Several planned Mount Everest expeditions have canceled their trips in the wake of the death of 13 climbers on the mountain in an avalanche last week, mountaineers said Wednesday.
“Everybody wants to go back to Kathmandu; most are packing now,” said guide Tulsi Gurung, who lost his brother in the avalanche.
“The route is still dangerous, seracs can fall,” he said, referring to the blocks of ice that can break off the edge of glaciers.
About 15 of 32 planned expeditions were heading back down the mountain, Karna Tamang, another guide, told dpa by telephone from base camp.
“All Sherpas want to go down, but some companies don’t like this,” he said.
“All the major groups have decided to cancel, it seems,” said Nigma Dendi Sherpa of Happy Feet Mountaineers agency.
“If the bigger groups cancel, it becomes difficult for smaller groups to go, as we usually join bigger groups and share infrastructure,” Nigma said.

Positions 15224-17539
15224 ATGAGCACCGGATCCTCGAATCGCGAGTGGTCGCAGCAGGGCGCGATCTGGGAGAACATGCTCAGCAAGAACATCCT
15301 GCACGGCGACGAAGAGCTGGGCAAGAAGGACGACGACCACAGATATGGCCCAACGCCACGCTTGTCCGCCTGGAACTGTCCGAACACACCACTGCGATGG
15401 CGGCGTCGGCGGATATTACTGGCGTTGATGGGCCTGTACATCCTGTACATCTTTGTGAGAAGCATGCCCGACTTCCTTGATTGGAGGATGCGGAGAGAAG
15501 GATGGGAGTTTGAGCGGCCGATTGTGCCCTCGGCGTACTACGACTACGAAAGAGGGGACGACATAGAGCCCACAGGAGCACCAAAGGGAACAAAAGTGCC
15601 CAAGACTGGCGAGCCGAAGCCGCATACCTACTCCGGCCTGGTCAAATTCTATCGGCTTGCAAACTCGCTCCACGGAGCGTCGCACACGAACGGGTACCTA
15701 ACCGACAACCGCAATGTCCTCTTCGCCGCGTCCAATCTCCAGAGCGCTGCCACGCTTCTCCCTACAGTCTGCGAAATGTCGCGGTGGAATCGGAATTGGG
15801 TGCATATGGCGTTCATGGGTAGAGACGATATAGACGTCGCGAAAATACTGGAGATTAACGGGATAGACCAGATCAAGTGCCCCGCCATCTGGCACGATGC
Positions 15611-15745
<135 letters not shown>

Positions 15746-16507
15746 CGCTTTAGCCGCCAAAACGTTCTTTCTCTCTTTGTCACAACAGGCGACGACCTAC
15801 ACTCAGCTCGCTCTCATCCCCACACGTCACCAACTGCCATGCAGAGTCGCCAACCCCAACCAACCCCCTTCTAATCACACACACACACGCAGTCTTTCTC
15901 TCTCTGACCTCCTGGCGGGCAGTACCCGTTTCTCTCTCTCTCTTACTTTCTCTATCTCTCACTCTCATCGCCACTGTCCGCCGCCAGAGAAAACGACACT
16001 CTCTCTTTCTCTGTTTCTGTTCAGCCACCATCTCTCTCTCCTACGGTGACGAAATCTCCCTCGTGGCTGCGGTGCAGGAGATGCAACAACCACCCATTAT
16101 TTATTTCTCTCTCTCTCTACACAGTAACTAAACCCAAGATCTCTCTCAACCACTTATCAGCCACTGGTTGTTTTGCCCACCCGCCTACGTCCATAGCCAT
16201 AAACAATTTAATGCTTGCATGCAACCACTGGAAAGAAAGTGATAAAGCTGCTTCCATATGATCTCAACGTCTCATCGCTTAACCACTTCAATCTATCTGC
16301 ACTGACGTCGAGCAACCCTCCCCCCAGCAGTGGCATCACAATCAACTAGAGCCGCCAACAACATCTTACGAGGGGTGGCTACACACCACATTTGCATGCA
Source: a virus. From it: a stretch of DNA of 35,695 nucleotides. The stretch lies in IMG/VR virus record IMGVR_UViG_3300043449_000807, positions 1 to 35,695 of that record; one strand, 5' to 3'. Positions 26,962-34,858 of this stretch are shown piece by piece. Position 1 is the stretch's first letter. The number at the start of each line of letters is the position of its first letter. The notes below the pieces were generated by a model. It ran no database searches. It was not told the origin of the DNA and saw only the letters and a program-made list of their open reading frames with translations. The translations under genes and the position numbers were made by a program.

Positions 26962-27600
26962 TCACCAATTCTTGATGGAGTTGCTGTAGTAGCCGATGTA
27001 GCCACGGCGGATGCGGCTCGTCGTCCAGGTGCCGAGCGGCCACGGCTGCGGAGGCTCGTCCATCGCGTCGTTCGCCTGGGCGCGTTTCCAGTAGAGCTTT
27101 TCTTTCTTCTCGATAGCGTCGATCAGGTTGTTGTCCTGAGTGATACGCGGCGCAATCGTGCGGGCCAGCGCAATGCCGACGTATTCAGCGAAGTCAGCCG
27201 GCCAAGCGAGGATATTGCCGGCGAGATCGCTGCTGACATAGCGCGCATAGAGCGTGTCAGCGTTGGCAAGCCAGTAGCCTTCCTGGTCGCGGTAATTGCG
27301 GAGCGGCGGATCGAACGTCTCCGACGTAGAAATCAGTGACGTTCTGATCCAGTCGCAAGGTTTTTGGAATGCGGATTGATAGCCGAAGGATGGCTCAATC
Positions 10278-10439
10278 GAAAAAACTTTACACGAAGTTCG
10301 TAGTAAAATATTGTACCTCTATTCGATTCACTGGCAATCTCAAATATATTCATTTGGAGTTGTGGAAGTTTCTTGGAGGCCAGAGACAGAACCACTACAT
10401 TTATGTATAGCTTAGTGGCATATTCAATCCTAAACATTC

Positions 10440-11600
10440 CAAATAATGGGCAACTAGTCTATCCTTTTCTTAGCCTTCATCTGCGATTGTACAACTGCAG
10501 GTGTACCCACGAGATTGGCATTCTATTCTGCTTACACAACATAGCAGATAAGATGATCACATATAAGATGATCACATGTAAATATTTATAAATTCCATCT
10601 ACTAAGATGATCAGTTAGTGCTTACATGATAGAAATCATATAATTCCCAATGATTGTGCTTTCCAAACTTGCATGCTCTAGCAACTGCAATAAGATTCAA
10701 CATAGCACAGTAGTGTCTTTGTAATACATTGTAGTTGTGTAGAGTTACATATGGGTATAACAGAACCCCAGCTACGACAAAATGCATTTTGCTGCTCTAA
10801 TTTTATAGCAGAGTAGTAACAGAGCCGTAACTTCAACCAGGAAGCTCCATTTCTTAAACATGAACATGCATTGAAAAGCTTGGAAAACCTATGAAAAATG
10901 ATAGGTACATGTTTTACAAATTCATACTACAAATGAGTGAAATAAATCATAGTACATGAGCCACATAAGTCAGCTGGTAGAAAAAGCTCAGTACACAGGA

The Nepal Mountaineering Association earlier dismissed media reports of cancellations.
Friday’s avalanche left 13 Sherpas dead and 3 missing, who had been preparing the route for the season’s first climbers. Everest expeditions were called off for a week in mourning.
Around 350 international mountaineers were on the lower slopes of the mountain at the time, acclimatizing ahead of their planned ascents in mid-May.
Nepal earned $3.9 million in revenue from Everest fees in 2013. An individual climber currently pays $25,000 to climb the world’s highest peak.
Government representatives were to meet with mountaineers on Thursday to encourage them not to cancel their planned ascents.
On Tuesday, the government announced a mountaineers’ relief fund to support the victims of last week’s avalanche and to prepare for future accidents, after the compensation was criticized as too low.
Everest first opened to the world in 1953, when Sir Edmund Hillary and Sherpa Tenzing Norgay climbed it for the first time.
Some 4,000 people have climbed the mountain since, and more than 400 have died in the attempt.